What is “Terminal Value”?

Discounted cash flows (DCF) are a powerful tool for determining the value of a financial instrument. With forecast cashflows and the appropriate discount rate, it’s possible to value companies, stocks, bonds, and many other financial instruments. However, there’s an issue when you get to the distant future. Rather than forecast individual cashflows anticipated in 10+ years, a series of endless cashflows known as perpetuity is used. This is convenient as all cashflows from year 11 to infinity can be dealt with in one calculation, called the terminal value, but it comes with a price.

A huge part of the DCF value is now wrapped up in one very sensitive calculation, the terminal value (TV). Small changes to the inputs can mean huge changes to the output. Everyone working in financial services and conducting DCF valuations should be aware of how sensitive TV can be and know how to use it accordingly. Better valuations and better investment decisions will follow.

Key Learning Points

  • In company valuation, the terminal value (TV) is the value of all cashflows beyond the explicit forecast period for the company.
  • TV often represents a large proportion of the total present value of a company’s operations (its enterprise value). Because TV is so large and governed by relatively few inputs, each of these inputs is very important to the overall valuation.
  • There are two commonly used methods for calculating TV.
  • The first is a TV multiple, which works a lot like applying a suitable multiple to the final year’s forecast earnings.
  • The second is a growth perpetuity (sometimes called the Gordon growth model), which works using discounting.
  • Both methods have different advantages and disadvantages. Terminal Value vs Growth Period

Consider the following company (the file is available in the downloads section if you’d like to browse the whole model):


The modeler has created a three-year forecast. They’ve used some sensible (if simple!) assumptions and ended up with EBITDA figures. However, EBITDA isn’t something you should be discounting. The next step is generating free cash flows (FCF), which are compatible with the weighted average cost of capital (WACC) to determine present value (PV). Notice the starting point is the EBITDA from the income statement above.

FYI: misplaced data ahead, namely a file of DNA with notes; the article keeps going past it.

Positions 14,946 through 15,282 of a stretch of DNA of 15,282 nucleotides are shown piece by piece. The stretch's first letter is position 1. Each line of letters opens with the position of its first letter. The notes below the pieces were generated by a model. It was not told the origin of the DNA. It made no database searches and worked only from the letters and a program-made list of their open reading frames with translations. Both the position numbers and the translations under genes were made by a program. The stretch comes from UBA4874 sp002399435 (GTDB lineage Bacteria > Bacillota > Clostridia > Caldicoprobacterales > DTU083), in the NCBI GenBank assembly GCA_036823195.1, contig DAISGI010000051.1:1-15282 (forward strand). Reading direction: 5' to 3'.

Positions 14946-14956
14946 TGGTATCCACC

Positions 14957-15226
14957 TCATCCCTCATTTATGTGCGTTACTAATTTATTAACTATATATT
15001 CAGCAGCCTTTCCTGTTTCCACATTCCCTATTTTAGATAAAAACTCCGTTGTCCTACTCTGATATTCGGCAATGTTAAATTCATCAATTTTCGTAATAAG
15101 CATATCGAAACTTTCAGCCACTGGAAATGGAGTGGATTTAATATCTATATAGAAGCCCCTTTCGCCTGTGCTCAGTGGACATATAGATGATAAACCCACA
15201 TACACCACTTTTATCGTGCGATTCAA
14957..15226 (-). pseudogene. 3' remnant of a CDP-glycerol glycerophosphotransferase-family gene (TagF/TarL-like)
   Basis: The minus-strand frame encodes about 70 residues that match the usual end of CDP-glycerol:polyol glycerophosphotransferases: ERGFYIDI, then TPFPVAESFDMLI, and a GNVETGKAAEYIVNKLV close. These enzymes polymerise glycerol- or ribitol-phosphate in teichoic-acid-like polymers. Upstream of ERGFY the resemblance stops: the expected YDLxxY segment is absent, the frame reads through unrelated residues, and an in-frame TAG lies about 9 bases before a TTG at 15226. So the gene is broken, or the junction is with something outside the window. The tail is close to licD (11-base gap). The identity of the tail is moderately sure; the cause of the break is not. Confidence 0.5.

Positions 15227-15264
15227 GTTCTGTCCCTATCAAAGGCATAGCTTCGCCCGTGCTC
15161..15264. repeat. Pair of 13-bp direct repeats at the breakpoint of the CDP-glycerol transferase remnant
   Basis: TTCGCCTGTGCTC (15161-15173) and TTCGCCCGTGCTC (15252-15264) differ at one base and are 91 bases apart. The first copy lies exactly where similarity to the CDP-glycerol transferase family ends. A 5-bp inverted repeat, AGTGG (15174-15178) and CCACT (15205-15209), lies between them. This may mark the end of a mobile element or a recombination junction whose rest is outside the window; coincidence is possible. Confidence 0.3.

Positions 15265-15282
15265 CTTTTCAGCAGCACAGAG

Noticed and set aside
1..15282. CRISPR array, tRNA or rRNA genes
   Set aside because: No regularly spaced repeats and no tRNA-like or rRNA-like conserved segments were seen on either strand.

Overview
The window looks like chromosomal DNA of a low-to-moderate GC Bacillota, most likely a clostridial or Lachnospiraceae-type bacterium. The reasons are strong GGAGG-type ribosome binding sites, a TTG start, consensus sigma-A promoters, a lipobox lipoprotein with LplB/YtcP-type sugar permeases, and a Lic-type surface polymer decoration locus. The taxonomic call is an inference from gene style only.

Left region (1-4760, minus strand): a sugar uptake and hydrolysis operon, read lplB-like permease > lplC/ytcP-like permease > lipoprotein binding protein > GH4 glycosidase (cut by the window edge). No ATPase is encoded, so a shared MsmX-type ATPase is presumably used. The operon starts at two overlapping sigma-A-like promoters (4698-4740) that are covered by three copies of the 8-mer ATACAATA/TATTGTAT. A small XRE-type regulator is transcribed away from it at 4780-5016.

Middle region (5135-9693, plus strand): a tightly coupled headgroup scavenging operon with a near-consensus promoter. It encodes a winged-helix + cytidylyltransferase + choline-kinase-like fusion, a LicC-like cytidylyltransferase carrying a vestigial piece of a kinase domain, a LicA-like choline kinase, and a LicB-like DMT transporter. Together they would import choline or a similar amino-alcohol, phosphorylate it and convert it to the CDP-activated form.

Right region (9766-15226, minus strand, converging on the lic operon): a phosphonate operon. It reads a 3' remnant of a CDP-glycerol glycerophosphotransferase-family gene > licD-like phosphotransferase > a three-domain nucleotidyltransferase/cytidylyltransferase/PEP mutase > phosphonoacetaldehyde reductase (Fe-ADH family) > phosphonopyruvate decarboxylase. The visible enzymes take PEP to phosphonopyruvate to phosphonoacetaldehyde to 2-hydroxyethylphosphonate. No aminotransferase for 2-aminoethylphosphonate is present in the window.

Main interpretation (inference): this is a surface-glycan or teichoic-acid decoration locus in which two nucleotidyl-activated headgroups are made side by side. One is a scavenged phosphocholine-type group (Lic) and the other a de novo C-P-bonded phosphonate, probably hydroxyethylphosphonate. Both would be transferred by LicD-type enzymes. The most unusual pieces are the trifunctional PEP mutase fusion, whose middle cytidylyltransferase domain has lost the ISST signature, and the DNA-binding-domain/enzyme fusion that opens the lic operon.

Once discounted, the FCFs for years 1-3 represent the valuation of the explicit forecast period. If the company were to shut down in year three that would be its entire value, but that’s not realistic. The company will continue to make money and probably grow. The TV will assume this growth will go on forever. You might argue that this is just as unrealistic as the company shutting down after three years; however, there are two strong arguments for this approach:

  1. Most successful companies will have a life well beyond the explicit forecast period
  2. Because of the way discounting works, very distant cashflows don’t matter as much. If the company were to shut down in 70 years’ time cashflows beyond that would be immaterial to the value today

The combination of these two ideas means that valuers are comfortable using an assumption that free cashflows will continue forever. The value beyond the five years in the model is called the terminal value.

Terminal Value: Are We There Yet?

It’s tempting to give a blanket rule for terminal value. For example, you could say that all models should run for five years, and then switch over to terminal value. This approach risks creating a bad valuation. The way we approach terminal value may reduce the model from around 100 rows of moving pieces to about 3, a big reduction in detail. This is possible because the company is assumed to be